How To Pick Colors Like a Floral Designer

Most of us have a sense of what colors we prefer, and can even name a favorite or two. But when it comes to floral decor, there’s a whole lot more to creating a gorgeous color scheme than just pointing to the hues you like best.

We caught up with Carly Cylinder, Creative Director of FlourLA and the genius behind the wedding flowers on Bravo's Shahs of Sunset , to get her insider tips.

(Really into it? You can pick up more flower power from Carly in her Bluprint show, The Flower Kitchen .)

Where do you start when working with clients to pick a color scheme?

Pinterest and Instagram help a lot here. Clients usually send me a few images that speak to them, and I can see patterns right away, since people tend to gravitate toward the same palette over and over again — it’s just what strikes them. I think that’s because we all have an emotional connection to certain colors.

It’s also good to think about the overall mood of the event. Is it modern? Romantic? Calming or minimalist? When you walk into the room, how do you want to feel?

Are there common mistakes people make when choosing colors?

Yes! A big one is assuming that all flowers come in every color and are available all the time. Really, a lot depends on the season and what’s naturally available. (We can dye flowers using floral spray paint, but that requires lots of extra labor.) If you know you love specific colors, that’s great, but you might need to be flexible about the type of flowers. In general, the colors you pick are more important to the finished effect than the specific types of flowers.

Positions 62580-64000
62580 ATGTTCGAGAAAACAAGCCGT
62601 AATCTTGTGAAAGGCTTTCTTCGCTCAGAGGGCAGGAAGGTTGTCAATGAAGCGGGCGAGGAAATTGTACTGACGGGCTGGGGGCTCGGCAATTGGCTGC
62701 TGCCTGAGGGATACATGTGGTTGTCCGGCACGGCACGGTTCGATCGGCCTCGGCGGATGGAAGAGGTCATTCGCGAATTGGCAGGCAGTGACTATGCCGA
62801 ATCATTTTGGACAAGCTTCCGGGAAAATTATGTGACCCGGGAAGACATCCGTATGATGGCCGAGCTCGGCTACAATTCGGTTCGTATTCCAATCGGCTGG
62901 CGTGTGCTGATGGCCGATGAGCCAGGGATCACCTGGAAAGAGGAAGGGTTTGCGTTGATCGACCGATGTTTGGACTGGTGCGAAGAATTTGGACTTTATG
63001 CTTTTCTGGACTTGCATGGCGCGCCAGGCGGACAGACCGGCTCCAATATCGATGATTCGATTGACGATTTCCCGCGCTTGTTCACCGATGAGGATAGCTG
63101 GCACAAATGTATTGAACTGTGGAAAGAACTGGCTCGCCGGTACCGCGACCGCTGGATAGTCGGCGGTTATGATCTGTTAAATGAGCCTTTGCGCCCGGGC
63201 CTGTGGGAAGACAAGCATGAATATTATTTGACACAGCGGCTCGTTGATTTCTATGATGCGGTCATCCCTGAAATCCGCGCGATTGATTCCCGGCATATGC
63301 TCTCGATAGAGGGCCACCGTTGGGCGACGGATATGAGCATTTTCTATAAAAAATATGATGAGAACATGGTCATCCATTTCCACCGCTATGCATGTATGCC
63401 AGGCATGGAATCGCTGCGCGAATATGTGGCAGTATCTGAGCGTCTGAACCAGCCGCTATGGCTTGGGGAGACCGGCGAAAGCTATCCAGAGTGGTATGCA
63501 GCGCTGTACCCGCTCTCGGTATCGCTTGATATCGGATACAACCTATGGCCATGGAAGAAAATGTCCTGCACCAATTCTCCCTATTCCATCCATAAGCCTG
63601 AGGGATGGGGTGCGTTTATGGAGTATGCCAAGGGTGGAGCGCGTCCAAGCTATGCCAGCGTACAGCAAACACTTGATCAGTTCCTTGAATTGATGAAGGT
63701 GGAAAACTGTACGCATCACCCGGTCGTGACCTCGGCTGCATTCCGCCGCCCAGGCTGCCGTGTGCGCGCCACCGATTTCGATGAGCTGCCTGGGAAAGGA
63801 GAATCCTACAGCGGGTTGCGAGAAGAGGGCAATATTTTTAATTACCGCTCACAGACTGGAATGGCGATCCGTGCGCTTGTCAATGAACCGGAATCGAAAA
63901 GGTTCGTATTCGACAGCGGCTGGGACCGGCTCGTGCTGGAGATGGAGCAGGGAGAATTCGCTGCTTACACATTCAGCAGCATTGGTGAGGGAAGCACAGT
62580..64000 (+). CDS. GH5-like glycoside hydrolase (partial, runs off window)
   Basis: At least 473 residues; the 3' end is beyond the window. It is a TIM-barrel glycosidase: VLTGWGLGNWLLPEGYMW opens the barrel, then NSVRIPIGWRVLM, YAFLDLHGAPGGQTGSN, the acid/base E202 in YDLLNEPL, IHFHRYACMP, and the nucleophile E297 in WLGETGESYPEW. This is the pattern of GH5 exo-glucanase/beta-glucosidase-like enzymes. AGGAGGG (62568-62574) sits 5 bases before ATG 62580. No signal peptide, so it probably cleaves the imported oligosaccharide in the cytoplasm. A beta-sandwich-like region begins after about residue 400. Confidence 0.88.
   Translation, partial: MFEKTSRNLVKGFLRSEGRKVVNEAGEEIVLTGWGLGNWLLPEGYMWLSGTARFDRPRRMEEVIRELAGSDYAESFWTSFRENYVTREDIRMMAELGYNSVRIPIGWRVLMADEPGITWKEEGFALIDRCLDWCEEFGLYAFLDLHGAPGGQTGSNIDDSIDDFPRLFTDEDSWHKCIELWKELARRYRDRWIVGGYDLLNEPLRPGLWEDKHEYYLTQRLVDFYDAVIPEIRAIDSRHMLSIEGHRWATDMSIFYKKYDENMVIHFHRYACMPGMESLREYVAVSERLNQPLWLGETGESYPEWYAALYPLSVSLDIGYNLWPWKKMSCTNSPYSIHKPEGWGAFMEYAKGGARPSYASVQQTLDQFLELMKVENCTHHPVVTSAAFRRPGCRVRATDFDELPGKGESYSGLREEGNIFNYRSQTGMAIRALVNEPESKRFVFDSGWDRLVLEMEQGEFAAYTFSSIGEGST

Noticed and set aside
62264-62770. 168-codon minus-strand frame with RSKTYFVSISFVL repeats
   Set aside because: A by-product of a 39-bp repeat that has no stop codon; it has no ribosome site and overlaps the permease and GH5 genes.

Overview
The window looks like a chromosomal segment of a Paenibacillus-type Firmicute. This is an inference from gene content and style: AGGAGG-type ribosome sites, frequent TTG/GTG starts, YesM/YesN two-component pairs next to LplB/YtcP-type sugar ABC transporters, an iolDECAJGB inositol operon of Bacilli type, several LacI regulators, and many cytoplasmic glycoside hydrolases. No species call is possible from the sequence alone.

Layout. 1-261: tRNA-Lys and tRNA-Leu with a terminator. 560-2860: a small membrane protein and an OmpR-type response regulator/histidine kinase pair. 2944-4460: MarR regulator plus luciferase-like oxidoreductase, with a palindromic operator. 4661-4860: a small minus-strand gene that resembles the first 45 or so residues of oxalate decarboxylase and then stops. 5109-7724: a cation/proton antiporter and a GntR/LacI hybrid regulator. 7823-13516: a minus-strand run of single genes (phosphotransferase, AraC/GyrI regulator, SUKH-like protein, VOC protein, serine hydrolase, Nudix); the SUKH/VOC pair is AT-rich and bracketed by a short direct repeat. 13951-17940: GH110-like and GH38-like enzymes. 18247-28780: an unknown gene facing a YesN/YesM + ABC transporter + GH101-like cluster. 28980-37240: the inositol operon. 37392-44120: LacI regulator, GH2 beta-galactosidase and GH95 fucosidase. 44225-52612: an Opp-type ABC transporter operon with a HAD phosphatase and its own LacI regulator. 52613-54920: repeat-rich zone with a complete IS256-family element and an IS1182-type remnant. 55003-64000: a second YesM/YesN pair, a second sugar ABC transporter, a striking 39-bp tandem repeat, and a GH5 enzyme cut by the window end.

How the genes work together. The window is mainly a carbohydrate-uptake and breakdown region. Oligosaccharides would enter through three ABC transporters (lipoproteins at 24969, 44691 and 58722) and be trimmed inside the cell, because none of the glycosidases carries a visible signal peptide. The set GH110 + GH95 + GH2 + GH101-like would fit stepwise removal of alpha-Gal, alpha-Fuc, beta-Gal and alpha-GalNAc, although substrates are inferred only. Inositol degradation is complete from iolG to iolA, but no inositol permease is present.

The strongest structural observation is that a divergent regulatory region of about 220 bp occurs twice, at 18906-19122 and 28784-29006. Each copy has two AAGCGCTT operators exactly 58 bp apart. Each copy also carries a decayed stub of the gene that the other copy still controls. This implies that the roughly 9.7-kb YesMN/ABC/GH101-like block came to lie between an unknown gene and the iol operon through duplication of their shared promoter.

Another mistake is choosing which colors work well together. This is where a professional florist can really help. We can guide you to unexpected color combos you might not have thought of, or let you know if your favorites are actually going to look odd together.

Your recent work on Mercedes "MJ" Javid's wedding on Shahs of Sunset definitely showed off the power of a creamy, monochrome palette. What’s the story behind that design?

MJ really wanted something classic and timeless, so I knew right away there’d be a lot of ivory and cream. We were going to add in pops of plum and burgundy, too — but after talking with the show’s production team, we decided not to risk it looking bad on camera. Those deep colors could look like a hole, since there’d be so much contrast with the white. (Photo by @TheFlowerChef )

We’re not all having parties like MJ's wedding! What are some of your tips for really making a statement, even if you’re on a budget?

The big secret is to use a lot of flowers! Of course that’s not always realistic — but the same idea can be applied. It’s more impactful to have four bunches of beautiful carnations in a single vase than just a few garden roses. The roses are pretty too, but they won’t bring the drama!

Do you have a personal favorite color scheme or flower combo?

When I first started out it was hot pink and light green — definitely a throwback to my 1980s childhood! Right now I love various shades of pinks with peach and pops of red with some simple, true green greenery.

Any color trend predictions in floral design for 2019?

People in the industry usually say the Pantone color of the year, but I’ve never seen that actually be true for what people want or order. One thing I’ve noticed is that people are gravitating toward color in general, since the natural garden look is so popular. Basically all the colors of a pretty English garden are what’s trending.

October 11, 2018
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How To Pick Colors Like a Floral Designer